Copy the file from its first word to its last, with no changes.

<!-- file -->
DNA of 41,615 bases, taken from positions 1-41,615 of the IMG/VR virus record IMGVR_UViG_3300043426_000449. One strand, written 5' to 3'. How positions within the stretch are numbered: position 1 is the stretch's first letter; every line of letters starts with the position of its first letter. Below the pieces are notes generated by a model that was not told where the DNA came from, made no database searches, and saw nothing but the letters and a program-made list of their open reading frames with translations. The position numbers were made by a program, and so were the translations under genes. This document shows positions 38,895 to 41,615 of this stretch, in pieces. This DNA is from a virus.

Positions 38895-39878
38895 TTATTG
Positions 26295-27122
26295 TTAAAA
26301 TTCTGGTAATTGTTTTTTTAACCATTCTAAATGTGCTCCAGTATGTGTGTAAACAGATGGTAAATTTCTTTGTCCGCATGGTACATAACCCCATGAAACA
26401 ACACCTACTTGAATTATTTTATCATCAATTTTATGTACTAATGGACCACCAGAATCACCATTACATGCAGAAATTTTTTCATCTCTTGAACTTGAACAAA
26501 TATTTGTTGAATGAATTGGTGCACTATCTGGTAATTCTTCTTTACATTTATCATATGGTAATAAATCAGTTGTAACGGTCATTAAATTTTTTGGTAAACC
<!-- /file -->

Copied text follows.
DNA of 41,615 bases, taken from positions 1-41,615 of the IMG/VR virus record IMGVR_UViG_3300043426_000449. One strand, written 5' to 3'. How positions within the stretch are numbered: position 1 is the stretch's first letter; every line of letters starts with the position of its first letter. Below the pieces are notes generated by a model that was not told where the DNA came from, made no database searches, and saw nothing but the letters and a program-made list of their open reading frames with translations. The position numbers were made by a program, and so were the translations under genes. This document shows positions 38,895 to 41,615 of this stretch, in pieces. This DNA is from a virus.

Positions 38895-39878
38895 TTATTG
Positions 26295-27122
26295 TTAAAA
26301 TTCTGGTAATTGTTTTTTTAACCATTCTAAATGTGCTCCAGTATGTGTGTAAACAGATGGTAAATTTCTTTGTCCGCATGGTACATAACCCCATGAAACA
26401 ACACCTACTTGAATTATTTTATCATCAATTTTATGTACTAATGGACCACCAGAATCACCATTACATGCAGAAATTTTTTCATCTCTTGAACTTGAACAAA
26501 TATTTGTTGAATGAATTGGTGCACTATCTGGTAATTCTTCTTTACATTTATCATATGGTAATAAATCAGTTGTAACGGTCATTAAATTTTTTGGTAAACC